Israel tech firm Cellebrite linked with FBI’s newfound ability to crack iPhone

24 Mar 201617 Shares

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An Israel-based tech firm called Cellebrite is believed to be helping the FBI hack into the iPhone at the centre of the San Bernardino case

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Speculation is rife that an Israel-based cybersecurity company called Cellebrite has enabled the FBI to extract data from the encrypted iPhone at the heart of the San Bernardino investigation.

It emerged earlier this week that the FBI had claimed to have found a way to crack the encryption on the iPhone.

It claimed that an “outside party” was able to demonstrate a possible method that would allow the FBI to access the iPhone 5c belonging to Syed Rizwan Farook, one of the shooters in the San Bernardino killings.

“If the method is viable, it should eliminate the need for the assistance from Apple Inc set forth in the All Writs Act Order in this case,” the Department of Justice said in a filing to court.

Who are Cellebrite?

Israeli news service Ynetnews.com reported that US authorities are being aided by a company called Cellebrite to crack the iPhone in the case.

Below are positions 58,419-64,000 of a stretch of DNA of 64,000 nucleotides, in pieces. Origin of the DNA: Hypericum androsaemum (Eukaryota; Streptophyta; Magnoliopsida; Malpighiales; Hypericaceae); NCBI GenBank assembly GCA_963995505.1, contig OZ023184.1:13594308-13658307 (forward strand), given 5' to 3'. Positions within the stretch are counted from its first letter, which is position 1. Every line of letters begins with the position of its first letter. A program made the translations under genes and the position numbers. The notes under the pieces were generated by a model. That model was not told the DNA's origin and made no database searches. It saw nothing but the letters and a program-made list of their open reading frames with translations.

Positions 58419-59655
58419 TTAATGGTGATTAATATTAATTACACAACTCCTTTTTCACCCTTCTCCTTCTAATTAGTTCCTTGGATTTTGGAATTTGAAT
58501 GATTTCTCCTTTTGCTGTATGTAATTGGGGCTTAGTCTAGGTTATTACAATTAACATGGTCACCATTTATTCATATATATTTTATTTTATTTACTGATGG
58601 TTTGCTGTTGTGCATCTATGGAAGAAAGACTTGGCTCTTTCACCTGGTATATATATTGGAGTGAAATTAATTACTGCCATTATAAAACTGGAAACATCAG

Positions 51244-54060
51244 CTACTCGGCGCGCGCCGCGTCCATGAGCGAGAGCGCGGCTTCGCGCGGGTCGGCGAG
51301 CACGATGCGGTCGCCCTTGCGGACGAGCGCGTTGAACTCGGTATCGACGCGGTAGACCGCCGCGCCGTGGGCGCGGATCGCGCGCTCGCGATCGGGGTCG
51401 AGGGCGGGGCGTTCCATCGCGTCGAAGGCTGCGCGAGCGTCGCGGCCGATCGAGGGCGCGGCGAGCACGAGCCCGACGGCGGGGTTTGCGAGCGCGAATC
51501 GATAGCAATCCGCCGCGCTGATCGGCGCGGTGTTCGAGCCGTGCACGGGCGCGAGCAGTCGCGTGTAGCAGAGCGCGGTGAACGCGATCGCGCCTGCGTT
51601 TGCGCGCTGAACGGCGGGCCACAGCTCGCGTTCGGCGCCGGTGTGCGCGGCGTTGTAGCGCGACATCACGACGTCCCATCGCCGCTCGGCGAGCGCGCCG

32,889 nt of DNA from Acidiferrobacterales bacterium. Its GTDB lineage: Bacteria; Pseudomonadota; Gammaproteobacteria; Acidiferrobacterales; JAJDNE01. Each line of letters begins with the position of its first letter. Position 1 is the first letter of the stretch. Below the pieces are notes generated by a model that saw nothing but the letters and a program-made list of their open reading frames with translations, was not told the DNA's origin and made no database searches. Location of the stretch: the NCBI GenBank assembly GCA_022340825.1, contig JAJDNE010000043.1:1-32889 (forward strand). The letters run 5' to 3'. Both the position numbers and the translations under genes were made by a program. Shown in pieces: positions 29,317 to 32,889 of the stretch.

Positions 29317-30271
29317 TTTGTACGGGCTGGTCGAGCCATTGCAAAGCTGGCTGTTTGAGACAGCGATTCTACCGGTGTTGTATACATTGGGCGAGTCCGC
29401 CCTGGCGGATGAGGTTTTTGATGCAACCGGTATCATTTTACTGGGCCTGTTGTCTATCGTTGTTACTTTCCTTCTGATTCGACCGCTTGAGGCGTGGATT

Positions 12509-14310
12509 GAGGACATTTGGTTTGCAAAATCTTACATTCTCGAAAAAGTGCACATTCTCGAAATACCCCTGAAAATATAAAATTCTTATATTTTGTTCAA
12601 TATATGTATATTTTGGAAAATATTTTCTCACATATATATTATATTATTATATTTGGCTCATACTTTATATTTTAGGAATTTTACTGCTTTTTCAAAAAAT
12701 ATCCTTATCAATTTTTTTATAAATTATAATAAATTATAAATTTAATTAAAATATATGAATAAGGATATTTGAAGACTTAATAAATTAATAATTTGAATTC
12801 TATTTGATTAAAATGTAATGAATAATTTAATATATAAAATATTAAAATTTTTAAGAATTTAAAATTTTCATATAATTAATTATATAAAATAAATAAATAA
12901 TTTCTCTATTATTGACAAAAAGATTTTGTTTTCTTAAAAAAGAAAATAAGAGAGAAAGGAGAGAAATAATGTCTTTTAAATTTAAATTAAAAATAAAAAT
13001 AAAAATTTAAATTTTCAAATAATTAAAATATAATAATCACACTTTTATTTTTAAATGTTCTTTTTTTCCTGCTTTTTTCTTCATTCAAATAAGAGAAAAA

The BBC reported that Cellebrite said it was working with the FBI but would not say in what capacity.

Cellebrite was founded in 1999 and is headquartered in Petah Tiqva in Israel and specialises in mobile lifecycle and mobile forensics.

On the company’s own website, it boasts the ability to unlock iPhone devices running operating systems from iOS 8 and upwards.

“One of the greatest challenges faced in the forensic industry today is the need to quickly access mobile device evidence from locked Apple devices running iOS 8.

“Even with the most sophisticated mobile forensics tools and technology available, additional expertise and skills are required to unlock these devices.

“Cellebrite has a unique unlock capability for devices running iOS 8.x that will provide you with unprecedented access to evidence you can stand behind,” Cellebrite said on its website.

Main image via Shutterstock

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Editor John Kennedy is an award-winning technology journalist.

editorial@siliconrepublic.com